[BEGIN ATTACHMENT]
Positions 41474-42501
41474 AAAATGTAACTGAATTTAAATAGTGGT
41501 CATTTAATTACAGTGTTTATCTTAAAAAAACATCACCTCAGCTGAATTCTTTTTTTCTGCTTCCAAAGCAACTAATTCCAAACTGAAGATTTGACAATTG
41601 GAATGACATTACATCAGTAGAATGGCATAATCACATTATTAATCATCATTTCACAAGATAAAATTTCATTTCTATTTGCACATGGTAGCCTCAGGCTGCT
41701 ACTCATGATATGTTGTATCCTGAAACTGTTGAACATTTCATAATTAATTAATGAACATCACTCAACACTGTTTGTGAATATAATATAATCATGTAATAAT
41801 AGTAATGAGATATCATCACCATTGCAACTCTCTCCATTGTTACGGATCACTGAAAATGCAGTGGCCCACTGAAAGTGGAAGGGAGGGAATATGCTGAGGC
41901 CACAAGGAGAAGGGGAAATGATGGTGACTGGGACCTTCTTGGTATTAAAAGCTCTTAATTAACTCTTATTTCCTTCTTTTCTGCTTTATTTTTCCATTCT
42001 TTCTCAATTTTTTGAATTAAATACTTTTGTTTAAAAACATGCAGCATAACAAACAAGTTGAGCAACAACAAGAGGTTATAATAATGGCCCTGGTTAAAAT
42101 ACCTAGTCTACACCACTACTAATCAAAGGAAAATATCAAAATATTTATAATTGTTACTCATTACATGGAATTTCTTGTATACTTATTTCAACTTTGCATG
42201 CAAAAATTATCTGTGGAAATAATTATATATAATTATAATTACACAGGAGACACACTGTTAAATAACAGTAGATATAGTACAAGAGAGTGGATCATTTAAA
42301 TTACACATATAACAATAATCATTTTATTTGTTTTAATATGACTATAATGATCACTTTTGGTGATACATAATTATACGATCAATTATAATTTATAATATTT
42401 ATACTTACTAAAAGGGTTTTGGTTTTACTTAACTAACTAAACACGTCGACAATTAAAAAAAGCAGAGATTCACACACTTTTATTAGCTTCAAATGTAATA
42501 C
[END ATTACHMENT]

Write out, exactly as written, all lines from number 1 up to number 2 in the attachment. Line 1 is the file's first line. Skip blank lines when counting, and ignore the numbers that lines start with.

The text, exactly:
Positions 41474-42501
41474 AAAATGTAACTGAATTTAAATAGTGGT